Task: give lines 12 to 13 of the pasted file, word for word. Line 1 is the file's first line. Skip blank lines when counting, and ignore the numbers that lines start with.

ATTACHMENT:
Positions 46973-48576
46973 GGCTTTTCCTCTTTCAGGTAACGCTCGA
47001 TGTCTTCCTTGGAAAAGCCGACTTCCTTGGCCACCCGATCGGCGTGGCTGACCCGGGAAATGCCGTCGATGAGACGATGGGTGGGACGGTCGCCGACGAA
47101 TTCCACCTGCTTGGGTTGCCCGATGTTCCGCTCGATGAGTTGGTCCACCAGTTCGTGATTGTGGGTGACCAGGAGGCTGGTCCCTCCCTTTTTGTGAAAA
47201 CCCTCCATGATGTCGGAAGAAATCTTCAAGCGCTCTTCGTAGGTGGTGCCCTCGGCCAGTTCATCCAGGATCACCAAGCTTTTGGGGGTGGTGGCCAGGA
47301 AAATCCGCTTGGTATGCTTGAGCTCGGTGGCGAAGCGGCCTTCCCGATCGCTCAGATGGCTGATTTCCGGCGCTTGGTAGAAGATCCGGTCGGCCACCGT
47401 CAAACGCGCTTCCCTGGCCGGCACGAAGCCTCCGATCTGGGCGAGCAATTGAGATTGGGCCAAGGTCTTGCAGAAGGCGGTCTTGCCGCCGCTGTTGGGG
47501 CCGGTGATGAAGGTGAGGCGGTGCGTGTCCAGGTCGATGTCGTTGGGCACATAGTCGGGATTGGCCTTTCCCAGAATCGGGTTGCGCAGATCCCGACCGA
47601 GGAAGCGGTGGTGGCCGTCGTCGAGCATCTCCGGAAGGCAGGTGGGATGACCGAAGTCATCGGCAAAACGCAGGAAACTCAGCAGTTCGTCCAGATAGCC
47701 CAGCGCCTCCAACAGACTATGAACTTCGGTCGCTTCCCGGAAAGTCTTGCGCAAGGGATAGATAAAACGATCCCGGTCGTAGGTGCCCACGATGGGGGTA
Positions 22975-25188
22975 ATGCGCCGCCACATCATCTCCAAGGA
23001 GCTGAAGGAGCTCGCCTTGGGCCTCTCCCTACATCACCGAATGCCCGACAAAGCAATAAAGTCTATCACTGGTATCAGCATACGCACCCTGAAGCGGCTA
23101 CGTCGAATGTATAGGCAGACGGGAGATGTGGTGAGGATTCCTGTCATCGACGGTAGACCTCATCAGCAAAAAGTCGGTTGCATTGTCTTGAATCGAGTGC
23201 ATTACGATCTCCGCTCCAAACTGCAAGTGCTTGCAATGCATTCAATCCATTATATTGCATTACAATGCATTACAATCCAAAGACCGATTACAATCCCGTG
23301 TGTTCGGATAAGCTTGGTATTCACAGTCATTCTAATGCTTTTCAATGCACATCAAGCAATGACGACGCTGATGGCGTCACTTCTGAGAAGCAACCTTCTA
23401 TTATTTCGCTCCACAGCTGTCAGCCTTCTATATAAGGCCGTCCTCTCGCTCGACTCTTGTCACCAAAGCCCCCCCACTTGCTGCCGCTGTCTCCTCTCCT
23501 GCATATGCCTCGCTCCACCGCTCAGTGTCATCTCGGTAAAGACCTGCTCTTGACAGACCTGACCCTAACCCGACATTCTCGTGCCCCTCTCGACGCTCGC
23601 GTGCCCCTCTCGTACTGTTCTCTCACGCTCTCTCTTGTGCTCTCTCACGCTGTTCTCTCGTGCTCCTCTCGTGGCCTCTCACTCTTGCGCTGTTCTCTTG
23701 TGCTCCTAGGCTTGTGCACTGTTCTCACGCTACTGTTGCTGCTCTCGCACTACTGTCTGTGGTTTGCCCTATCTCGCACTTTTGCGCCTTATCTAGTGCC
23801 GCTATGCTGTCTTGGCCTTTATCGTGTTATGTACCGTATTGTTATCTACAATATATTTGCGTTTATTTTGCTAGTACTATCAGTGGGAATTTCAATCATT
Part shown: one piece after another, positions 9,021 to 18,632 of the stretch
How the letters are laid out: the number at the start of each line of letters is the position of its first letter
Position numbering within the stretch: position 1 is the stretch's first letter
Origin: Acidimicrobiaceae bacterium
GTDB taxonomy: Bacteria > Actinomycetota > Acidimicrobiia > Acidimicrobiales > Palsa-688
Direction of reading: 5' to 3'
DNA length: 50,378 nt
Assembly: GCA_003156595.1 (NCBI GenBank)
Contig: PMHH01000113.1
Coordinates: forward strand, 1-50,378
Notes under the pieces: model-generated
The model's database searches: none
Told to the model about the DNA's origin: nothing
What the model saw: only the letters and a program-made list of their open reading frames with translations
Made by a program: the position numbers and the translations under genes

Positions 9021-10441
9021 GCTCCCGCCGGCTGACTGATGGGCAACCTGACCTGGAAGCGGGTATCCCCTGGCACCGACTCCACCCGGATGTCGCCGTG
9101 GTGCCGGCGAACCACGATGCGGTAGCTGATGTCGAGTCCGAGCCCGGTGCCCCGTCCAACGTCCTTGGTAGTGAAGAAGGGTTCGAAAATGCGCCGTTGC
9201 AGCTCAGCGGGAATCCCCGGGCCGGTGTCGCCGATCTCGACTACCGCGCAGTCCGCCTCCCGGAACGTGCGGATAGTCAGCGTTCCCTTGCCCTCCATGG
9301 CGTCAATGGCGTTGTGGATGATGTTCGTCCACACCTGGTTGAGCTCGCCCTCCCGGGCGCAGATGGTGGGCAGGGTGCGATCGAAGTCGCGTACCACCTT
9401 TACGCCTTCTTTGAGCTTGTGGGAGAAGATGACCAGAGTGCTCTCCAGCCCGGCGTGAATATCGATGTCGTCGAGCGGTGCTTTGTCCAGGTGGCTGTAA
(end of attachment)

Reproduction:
22975 ATGCGCCGCCACATCATCTCCAAGGA
23001 GCTGAAGGAGCTCGCCTTGGGCCTCTCCCTACATCACCGAATGCCCGACAAAGCAATAAAGTCTATCACTGGTATCAGCATACGCACCCTGAAGCGGCTA